Case management reduces drinking during pregnancy among high-risk women

  • Philip A. May The University of North Carolina at Chapel Hill, Gillings School of Public Health, Nutrition Research Institute The University of New Mexico, Center on Alcoholism, Substance Abuse, and Addictions (CASAA) Stellenbosch University
  • Anna-Susan Marais Stellenbosch University
  • J. Phillip Gossage The University of New Mexico, Center on Alcoholism, Substance Abuse, and Addictions (CASAA)
  • Ronel Barnard Stellenbosch University
  • Belinda Joubert Stellenbosch University
  • Marise Cloete Stellenbosch University
  • Natalie Hendricks Stellenbosch University
  • Sumien Roux Stellenbosch University
  • Annalien Blom Stellenbosch University
  • Jeanetta Steenekamp Stellenbosch University
  • Theresa Alexander Stellenbosch University
  • Romena Andreas Stellenbosch University
  • Suzanne Human Stellenbosch University
  • Cudore Snell Stellenbosch University
  • Soraya Seedat Stellenbosch University
  • Charles D. Parry Stellenbosch University Medical Research Council
  • Wendy O. Kalberg The University of New Mexico, Center on Alcoholism, Substance Abuse, and Addictions (CASAA)
  • David Buckley The University of New Mexico, Center on Alcoholism, Substance Abuse, and Addictions (CASAA)
  • Jason Blankenship The University of New Mexico, Center on Alcoholism, Substance Abuse, and Addictions (CASAA)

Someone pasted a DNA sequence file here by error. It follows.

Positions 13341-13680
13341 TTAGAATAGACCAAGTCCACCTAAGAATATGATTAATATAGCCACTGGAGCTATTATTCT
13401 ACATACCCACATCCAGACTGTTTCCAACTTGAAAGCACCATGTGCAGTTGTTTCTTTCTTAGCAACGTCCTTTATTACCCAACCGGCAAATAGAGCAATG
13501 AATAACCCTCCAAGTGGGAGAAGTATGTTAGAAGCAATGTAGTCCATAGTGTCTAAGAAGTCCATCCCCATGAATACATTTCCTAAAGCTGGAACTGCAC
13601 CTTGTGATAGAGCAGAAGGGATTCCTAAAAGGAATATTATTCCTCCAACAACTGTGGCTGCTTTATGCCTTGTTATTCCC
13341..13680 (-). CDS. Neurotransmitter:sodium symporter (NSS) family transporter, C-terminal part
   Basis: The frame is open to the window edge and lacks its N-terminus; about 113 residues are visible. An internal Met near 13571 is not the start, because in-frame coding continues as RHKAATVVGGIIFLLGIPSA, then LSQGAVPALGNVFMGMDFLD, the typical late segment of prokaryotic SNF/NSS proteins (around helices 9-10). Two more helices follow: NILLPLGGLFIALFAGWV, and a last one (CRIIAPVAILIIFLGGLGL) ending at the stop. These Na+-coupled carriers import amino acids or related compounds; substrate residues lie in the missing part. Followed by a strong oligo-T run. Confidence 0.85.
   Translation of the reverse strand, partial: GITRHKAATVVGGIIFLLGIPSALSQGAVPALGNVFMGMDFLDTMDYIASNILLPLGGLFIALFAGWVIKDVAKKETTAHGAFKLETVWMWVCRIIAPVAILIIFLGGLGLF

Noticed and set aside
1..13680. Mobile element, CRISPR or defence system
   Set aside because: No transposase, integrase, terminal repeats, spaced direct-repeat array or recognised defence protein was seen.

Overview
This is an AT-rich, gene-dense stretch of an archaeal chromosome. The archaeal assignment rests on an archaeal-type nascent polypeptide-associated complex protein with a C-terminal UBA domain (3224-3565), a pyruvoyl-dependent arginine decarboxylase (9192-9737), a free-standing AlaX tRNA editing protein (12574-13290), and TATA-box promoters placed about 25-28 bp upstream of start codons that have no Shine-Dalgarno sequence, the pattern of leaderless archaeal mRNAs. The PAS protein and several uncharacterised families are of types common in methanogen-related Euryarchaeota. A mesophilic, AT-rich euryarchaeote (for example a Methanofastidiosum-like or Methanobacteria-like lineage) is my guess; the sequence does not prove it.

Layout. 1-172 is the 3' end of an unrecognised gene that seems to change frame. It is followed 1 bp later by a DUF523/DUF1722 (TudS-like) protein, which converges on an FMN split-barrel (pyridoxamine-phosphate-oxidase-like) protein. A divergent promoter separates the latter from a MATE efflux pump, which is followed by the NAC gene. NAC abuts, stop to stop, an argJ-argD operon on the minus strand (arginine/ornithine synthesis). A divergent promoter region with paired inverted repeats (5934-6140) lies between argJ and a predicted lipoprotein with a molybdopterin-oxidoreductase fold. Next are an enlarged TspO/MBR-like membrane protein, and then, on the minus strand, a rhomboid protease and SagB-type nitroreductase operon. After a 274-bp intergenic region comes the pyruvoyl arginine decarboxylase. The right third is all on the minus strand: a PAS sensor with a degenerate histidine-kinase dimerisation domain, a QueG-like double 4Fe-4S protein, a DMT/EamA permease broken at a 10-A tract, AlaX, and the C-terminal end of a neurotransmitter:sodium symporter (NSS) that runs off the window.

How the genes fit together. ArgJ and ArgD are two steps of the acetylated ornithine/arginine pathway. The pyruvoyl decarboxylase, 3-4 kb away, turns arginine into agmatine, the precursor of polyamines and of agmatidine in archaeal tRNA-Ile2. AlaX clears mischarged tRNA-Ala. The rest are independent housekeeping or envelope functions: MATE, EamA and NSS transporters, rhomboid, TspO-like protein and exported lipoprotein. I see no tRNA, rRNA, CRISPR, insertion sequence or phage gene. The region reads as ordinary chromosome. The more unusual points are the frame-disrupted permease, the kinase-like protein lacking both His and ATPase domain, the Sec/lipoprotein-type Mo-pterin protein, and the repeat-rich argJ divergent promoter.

Keywords: fetal alcohol spectrum disorders (FASD), prevention, case management, alcohol abuse

Abstract

May, P., Marais, A., Gossage, J., Barnard, R., Joubert, B., Cloete, M., Hendricks, N., Roux, S., Blom, A., Steenekamp, J., Alexander, T., Andreas, R., Human, S., Snell, C., Seedat, S., Parry, C., Kalberg, W., Buckley, D., & Blankenship, J. (2013). Case management reduces drinking during pregnancy among high-risk women. The International Journal Of Alcohol And Drug Research, 2(3), 61-70. doi:10.7895/ijadr.v2i3.79 (http://dx.doi.org/10.7895/ijadr.v2i3.79)

Aim: To estimate the efficacy of Case Management (CM) for women at high risk for bearing a child with Fetal Alcohol Spectrum Disorders (FASD).

Design: Women were recruited from antenatal clinics and engaged in 18 months of CM.

Setting: A South African community with a subculture of heavy, regular, weekend, recreational drinking and with high documented rates of FASD.

Participants: Forty-one women who were at high risk for bearing a child with FASD.

Measures: Statistical analysis of trends in drinking and other risk factors.

Findings: At intake, 87.8% of the women were pregnant, most had previous alcohol-exposed pregnancies, 67.5% reported that most or all of their friends drank alcohol, and 50.0% had stressful lives. CM was particularly valuable for pregnant women, as statistically significant reductions in alcohol risk were obtained for them in multiple variables: total drinks on weekends after six months of CM (p = .026) and estimated peak blood alcohol concentration (BAC) at six (p < .001) and 18 months (p < .001). For participants completing 18 months of CM, AUDIT scores improved significantly by 6-month follow-up (from 19.8 to 9.7, p = .000), and although there were increases at 12 and 18 months, AUDIT scores indicate that problematic drinking remained statistically significantly lower than baseline throughout CM.  Happiness scale scores correlated significantly with reduced drinking in most time periods.